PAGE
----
Developments in Magnetic Resonance Imaging of Atherosclerosis

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Citation
US Cardiology, 2007;4(1):63-5

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Atherosclerosis is a systemic disease that can silently affect the entire vascular system and often manifests clinically as stroke, myocardial infarction or sudden cardiac death. Despite advances in diagnosis and treatment, the sequelae of atherosclerosis remain the leading cause of death in adult Americans. Traditionally the gold standard for the diagnosis and assessment of atherosclerosis severity has been X-ray angiography which visualizes the reduction in arterial luminal diameter. However, it is now well-known that significant atherosclerotic plaque may be present within the arterial wall long before the lumen is compromised.1 In addition, plaque vulnerability, as determined by plaque composition, may be a better predictor of clinical risk than the severity of arterial stenosis.2 Angiographic modalities, which are blind to the vessel wall, cannot adequately delineate plaque composition and routinely underestimate atherosclerotic burden. Diagnostic techniques capable of imaging the arterial wall and characterizing atherosclerotic plaque provide a more accurate assessment of plaque burden, vulnerability, and possibly patient risk. Thus there is substantial interest in imaging modalities which can look beyond the arterial lumen into the vessel wall, such as high resolution magnetic resonance imaging (MRI).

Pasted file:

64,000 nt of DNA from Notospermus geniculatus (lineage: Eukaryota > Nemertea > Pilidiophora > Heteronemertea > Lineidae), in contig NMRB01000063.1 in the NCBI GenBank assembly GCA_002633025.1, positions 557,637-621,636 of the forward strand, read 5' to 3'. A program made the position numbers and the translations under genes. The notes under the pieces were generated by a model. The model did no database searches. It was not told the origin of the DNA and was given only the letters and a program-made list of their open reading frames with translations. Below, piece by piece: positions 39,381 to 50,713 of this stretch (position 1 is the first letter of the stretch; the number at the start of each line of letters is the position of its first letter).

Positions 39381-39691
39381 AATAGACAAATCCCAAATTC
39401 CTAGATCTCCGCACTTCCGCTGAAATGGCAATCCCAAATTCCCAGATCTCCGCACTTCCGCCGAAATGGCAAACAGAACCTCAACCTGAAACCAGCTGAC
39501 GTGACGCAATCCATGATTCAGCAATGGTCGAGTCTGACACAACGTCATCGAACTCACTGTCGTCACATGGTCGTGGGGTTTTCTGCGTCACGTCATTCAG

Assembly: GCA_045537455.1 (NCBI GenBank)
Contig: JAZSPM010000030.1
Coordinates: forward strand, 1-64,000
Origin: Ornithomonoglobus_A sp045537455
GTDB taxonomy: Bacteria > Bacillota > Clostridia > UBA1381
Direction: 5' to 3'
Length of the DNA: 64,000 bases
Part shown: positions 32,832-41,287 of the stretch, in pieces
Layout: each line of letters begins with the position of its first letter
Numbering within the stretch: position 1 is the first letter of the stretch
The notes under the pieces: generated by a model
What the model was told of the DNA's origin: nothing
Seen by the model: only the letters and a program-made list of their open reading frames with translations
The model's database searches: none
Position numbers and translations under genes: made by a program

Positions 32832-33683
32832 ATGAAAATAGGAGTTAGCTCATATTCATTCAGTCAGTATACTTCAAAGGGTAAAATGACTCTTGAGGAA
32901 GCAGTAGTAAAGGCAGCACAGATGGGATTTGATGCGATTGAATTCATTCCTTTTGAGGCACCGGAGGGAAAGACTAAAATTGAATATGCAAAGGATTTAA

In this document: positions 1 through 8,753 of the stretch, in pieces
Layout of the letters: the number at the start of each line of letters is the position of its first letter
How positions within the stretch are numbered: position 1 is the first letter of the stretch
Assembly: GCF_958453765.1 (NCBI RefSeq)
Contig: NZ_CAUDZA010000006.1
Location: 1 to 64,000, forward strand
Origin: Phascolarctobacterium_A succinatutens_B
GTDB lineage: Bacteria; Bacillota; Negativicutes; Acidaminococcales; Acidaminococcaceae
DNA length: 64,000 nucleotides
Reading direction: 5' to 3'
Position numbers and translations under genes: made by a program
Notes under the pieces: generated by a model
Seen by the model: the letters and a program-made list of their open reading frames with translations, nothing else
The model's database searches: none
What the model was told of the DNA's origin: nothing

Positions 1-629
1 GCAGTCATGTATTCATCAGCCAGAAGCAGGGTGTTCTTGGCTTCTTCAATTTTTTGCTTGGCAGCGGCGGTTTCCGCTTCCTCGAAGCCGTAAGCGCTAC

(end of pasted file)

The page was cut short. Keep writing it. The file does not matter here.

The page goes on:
Magnetic Resonance Imaging of Atherosclerosis

MRI has emerged as a leading non-invasive imaging modality of atherosclerotic disease due to its ability to assess the arterial lumen, plaque burden and plaque components in an accurate and non-invasive manner. MRI has been utilized in the research setting to evaluate atherosclerosis in human carotid, aortic, peripheral and coronary arteries. Several in vitro and in vivo studies have validated the ability of MRI to differentiate the major components of atherosclerotic plaque. In addition, MRI can accurately and reproducibly measure arterial wall dimensions. This has lead to its use as the imaging efficacy end-point in therapeutic trials of plaque regression.

Carotid Atherosclerosis

The carotid artery is an excellent target for MRI of atherosclerosis because of its superficial location, minimal motion, and available tissue pathology from carotid endarterectomy specimens. A substantial amount of work by Yuan and colleagues has validated the ability of MRI to detect and characterize carotid plaque.

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